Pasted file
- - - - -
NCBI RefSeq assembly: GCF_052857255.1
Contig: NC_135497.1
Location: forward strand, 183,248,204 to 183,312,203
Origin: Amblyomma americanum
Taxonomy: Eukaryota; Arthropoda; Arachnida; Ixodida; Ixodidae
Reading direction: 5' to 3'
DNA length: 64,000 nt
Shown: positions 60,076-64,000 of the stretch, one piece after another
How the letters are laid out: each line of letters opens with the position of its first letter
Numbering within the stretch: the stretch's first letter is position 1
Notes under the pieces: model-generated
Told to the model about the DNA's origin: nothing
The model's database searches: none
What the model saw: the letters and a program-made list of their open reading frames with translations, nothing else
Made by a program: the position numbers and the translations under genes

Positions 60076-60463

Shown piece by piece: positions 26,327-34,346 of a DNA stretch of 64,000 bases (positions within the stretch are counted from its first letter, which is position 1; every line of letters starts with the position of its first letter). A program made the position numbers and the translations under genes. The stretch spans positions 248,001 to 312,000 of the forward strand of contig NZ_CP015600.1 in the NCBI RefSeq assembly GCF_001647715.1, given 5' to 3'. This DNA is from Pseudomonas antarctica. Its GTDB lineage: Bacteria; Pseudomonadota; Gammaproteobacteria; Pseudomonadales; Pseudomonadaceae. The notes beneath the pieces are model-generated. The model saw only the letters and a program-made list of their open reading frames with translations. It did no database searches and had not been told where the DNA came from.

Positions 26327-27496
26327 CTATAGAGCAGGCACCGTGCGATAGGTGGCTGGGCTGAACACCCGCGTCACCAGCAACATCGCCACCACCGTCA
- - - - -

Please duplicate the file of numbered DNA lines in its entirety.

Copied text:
NCBI RefSeq assembly: GCF_052857255.1
Contig: NC_135497.1
Location: forward strand, 183,248,204 to 183,312,203
Origin: Amblyomma americanum
Taxonomy: Eukaryota; Arthropoda; Arachnida; Ixodida; Ixodidae
Reading direction: 5' to 3'
DNA length: 64,000 nt
Shown: positions 60,076-64,000 of the stretch, one piece after another
How the letters are laid out: each line of letters opens with the position of its first letter
Numbering within the stretch: the stretch's first letter is position 1
Notes under the pieces: model-generated
Told to the model about the DNA's origin: nothing
The model's database searches: none
What the model saw: the letters and a program-made list of their open reading frames with translations, nothing else
Made by a program: the position numbers and the translations under genes

Positions 60076-60463

Shown piece by piece: positions 26,327-34,346 of a DNA stretch of 64,000 bases (positions within the stretch are counted from its first letter, which is position 1; every line of letters starts with the position of its first letter). A program made the position numbers and the translations under genes. The stretch spans positions 248,001 to 312,000 of the forward strand of contig NZ_CP015600.1 in the NCBI RefSeq assembly GCF_001647715.1, given 5' to 3'. This DNA is from Pseudomonas antarctica. Its GTDB lineage: Bacteria; Pseudomonadota; Gammaproteobacteria; Pseudomonadales; Pseudomonadaceae. The notes beneath the pieces are model-generated. The model saw only the letters and a program-made list of their open reading frames with translations. It did no database searches and had not been told where the DNA came from.

Positions 26327-27496
26327 CTATAGAGCAGGCACCGTGCGATAGGTGGCTGGGCTGAACACCCGCGTCACCAGCAACATCGCCACCACCGTCA